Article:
Relationships

Steps to resolve conflict with a friend

Author: Canadian Living

Relationships

Steps to resolve conflict with a friend

We've all been told that friendships are forever, but sadly that can be as big a fairy tale as Prince Charming and 'happily ever after'. Maintaining friendships takes hard work and just like romantic relationships, they sometimes fail.

But a broken friendship doesn't have to stay that way and it's a lot easier to find your way back to an old BFF than to try to rekindle a relationship with a lost love. If you're thinking about making amends with an ex-friend, here are a few tips.

Examine what caused the rift
Before you start trying to mend a friendship, revisit why it broke in the first place. You'll need to do some soul-searching to find out if you really want to have this person back in your life. Ask yourself these questions:

• Friends part ways for a reason. Is that reason still relevant or have your circumstances changed?

• When you replay in your mind your last communications with your friend, how do you feel? Does it still make you angry, sad, annoyed, stressed? Or are you calm enough to see things from her point of view?

• Can you accept your role in the break-up?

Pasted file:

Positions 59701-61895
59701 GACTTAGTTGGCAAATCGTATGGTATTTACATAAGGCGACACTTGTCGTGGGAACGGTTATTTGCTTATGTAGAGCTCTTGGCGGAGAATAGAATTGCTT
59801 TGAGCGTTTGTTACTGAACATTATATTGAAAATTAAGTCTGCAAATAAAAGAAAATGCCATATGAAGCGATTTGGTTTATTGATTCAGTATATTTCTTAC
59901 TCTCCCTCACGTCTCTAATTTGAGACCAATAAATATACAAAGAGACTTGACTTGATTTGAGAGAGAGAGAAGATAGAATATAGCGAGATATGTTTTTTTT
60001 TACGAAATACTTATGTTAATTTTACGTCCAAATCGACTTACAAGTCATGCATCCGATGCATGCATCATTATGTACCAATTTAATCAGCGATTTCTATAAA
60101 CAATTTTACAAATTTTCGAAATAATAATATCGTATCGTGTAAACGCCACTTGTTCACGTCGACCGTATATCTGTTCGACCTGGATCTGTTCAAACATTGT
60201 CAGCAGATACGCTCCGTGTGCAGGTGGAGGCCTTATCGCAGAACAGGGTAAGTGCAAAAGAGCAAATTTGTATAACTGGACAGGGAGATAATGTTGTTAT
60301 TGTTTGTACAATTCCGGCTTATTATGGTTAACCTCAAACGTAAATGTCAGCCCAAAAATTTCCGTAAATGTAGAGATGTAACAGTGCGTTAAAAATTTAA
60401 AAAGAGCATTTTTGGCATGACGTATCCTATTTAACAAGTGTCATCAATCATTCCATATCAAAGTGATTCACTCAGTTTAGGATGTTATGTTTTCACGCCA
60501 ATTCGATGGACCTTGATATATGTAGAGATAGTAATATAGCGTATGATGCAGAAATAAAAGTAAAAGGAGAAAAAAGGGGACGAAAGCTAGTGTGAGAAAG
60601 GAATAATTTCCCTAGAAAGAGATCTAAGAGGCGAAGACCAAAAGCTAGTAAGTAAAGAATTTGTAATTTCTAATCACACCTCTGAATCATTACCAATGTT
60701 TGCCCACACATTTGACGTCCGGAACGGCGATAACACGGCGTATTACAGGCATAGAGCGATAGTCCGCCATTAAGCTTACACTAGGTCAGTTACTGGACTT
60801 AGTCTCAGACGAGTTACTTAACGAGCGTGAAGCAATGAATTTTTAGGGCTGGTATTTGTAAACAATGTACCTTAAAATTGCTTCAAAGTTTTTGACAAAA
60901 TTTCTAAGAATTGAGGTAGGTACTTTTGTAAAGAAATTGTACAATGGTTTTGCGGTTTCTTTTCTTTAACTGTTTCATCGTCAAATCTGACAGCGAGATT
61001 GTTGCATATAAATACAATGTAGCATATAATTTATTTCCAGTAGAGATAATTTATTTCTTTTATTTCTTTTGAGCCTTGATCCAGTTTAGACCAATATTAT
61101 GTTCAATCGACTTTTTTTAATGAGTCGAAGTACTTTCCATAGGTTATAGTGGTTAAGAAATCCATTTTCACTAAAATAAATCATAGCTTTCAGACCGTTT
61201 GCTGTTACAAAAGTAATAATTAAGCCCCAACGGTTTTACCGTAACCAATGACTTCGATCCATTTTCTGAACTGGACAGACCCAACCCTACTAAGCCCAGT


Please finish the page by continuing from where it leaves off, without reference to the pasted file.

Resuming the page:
Are you able to say 'sorry'?
If you do want to mend this friendship then it's time to suck it up and say you're sorry – but keep in mind that a quick apology may not cut it. Put your feelings aside for a moment and try to see the situation from your friend's point of view. Think about how she feels and how your past words or actions may have affected her. Make sure your apology takes her feelings into account.

Express your mea culpa, but be brief about it.  Avoid an intense rehashing of the long road that led to the fall of your friendship; resurrecting too many details may lure you both down that path again.

Do you need to hear a 'sorry' in return?

Before you make contact, think about what you need to hear from her. If she doesn't apologize, will you be okay with that? Can you let go and move on without an apology, or would that keep you up at night?

Make contact
Decide on your communication method. Phone and e-mail are both acceptable. Tweeting and texting are too short and informal. A Facebook friend request probably isn't going to cut it. But if you're feeling old-school, a handwritten letter will go a long way.

Let your friend's personality and the circumstances of the break-up guide you in your decision. If it was an emotional train wreck, e-mail might be the best choice because it will give your friend time to think about how to respond.

Move forward
Don't expect things to go back to how they were. Time has passed; things in both your lives have changed. Remember that your mended friendship is like a newly planted seed: it requires lots of nurturing. In addition to reliving old memories, be prepared to ask lots of questions about your friend's life now. Be willing to listen to new stories and adjust to new schedules, jobs and boyfriends, not to mention the other friends in her life now.  It's time to start creating new memories together.

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Relationships

Steps to resolve conflict with a friend

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